Joyce Barnathan, president of the International Center for Journalists, began her presentation with an anecdote describing when, at a press conference in Moscow, Colonel Gaddafi was asked a tough question on terrorism by an Italian journalist.
“Gaddafi took a few seconds to think this over and then mumbled something. The translation: ‘What is your name? Who do you work for? And where do you live now?”
Now, journalists have the opportunity to ask those kinds of questions in Libya without fear of the repercussions. But in order to do their jobs effectively, some form of training is required, something that was lacking under the previous regime. How best to achieve this was the subject of Barnathan’s presentation, entitled ‘Human Capital: Professional Education and Training’. The first issue she tackled was sustainability: there is no point in investing in media organizations that cannot survive on their own, or in teaching skills for which there is no demand.
Training centers can be important, but their funding is a crucial consideration. The same is true of foreign donors setting up media outlets – when the funding inevitably dries up, it must be sustainable.
“There is no point in investing in media organizations that cannot survive on their own, or in teaching skills for which there is no demand.”
It may be tempting then to support existing media organizations, but most of these sprung up in the revolution and some are tied to particular interest groups. How to choose who to support? In post-revolution Tunisia, organizations had to apply for help and prove their commitment to certain things such as training, she said.
The Philippines has a non-profit center for investigative reporting, but that does mean that other outlets tend to underinvest in this vital area. Journalists can also be sent abroad for training, but this is expensive and reaches a very limited number of people, whereas a university program has more widespread benefits, though it does take time for these to take effect.
Other ideas worth investigating, she said, are distance learning, citizen journalism (possibly with professional editing), and websites that target the outside world.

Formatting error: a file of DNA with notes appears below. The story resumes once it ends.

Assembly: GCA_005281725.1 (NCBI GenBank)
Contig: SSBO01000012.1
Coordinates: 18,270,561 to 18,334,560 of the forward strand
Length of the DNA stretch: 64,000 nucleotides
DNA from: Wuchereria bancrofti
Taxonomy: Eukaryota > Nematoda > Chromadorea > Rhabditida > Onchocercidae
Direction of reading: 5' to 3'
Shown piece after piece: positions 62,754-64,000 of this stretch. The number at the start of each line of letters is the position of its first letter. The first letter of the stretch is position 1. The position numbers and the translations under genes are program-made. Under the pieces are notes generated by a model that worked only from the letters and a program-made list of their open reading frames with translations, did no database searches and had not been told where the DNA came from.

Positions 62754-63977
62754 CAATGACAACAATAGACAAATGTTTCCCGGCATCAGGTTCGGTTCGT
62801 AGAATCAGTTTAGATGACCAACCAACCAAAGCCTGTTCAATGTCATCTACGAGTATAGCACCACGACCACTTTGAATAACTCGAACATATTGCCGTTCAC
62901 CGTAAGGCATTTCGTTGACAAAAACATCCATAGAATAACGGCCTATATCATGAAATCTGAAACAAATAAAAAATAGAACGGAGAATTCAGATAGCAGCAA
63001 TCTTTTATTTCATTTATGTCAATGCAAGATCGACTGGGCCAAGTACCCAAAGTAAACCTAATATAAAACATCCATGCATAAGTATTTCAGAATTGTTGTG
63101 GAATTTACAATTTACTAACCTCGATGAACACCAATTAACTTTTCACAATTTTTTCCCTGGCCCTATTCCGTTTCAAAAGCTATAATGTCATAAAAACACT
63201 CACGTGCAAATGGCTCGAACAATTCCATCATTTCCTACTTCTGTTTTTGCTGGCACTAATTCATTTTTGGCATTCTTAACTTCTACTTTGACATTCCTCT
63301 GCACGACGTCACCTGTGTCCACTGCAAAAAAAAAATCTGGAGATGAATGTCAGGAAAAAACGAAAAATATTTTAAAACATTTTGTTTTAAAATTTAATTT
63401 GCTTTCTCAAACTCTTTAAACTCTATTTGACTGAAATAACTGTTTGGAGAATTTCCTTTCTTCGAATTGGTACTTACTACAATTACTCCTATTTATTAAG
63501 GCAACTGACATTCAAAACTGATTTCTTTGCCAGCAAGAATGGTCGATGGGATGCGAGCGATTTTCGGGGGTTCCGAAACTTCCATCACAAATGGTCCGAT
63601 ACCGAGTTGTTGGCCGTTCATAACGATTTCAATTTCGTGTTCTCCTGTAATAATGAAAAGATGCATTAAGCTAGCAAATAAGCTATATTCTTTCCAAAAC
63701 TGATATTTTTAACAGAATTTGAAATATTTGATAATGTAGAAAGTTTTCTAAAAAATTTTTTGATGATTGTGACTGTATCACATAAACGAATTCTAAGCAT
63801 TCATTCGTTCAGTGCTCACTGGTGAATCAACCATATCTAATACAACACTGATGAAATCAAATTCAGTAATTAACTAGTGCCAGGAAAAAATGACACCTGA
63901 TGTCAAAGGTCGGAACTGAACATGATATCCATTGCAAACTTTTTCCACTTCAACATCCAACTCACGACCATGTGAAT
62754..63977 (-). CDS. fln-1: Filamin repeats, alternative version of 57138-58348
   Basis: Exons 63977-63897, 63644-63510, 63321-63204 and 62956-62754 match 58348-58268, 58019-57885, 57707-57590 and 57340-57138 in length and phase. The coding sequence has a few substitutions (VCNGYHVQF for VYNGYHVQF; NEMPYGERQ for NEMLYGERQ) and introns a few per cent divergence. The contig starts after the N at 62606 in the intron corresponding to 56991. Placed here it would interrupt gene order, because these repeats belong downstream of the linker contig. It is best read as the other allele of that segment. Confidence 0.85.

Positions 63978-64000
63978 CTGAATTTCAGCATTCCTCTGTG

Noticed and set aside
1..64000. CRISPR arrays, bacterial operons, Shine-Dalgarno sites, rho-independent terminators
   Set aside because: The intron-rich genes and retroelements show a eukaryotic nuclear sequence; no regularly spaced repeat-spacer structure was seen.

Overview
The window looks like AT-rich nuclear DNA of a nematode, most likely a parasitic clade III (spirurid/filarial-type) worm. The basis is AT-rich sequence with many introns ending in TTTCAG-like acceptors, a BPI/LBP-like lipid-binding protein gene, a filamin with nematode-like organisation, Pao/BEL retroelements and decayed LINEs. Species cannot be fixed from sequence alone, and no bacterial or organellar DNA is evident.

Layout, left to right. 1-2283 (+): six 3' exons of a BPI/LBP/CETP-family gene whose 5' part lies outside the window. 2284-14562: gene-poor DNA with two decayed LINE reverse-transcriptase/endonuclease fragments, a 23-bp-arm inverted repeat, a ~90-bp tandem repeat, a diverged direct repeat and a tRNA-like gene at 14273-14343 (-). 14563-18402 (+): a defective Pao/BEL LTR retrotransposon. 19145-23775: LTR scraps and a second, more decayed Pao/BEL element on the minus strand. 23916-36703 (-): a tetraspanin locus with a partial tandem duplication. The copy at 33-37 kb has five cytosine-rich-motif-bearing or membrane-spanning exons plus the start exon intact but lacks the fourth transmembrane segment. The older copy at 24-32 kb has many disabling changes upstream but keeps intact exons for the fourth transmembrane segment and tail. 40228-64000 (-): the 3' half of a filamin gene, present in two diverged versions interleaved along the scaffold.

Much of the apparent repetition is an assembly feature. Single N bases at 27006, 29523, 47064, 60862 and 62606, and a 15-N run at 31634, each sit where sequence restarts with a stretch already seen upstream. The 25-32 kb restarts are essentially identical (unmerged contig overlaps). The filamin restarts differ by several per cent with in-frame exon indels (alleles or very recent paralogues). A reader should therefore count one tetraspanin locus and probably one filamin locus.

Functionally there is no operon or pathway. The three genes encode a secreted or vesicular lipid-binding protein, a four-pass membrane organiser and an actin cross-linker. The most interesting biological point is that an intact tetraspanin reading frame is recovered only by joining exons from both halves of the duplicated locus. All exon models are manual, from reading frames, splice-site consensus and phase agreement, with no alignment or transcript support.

She ended with another anecdote: a man visits a tailor and tries on a badly fitting suit. The tailor convinces him that if he raises one shoulder, twists a leg and leans forwards it will look much better. As he walks away two men see him. One takes pity on him for his apparent deformities. “Yes, a pity,” replied the other. “But what a heck of a good tailor he has. His suit fits him perfectly!”
This, she said, provides a warning for Libya: other models may look good, but they must fit Libya.
Barnathan emphasized the importance of sustainability, both in terms of the way education is financed and the kind of media environment the government creates. Robert Picard described the four possible sources of media income: readers, advertising, sponsors or subsidy.
The idea was raised of creating a media training fund into which each mainstream outlet would contribute a week’s wages per journalist.
The discussion then moved on to the current training available in Libya, with questions raised by some over the ability of universities to provide journalism training. While some international organizations are already helping, it was suggested that the NTC coordinate their efforts to avoid duplication.
The idea of short-term training ahead of the elections was again raised.
The Chair concluded by pointing out that training is essential if Libya is to develop the media it deserves, but it is up to Libya to decide what model best suits its needs.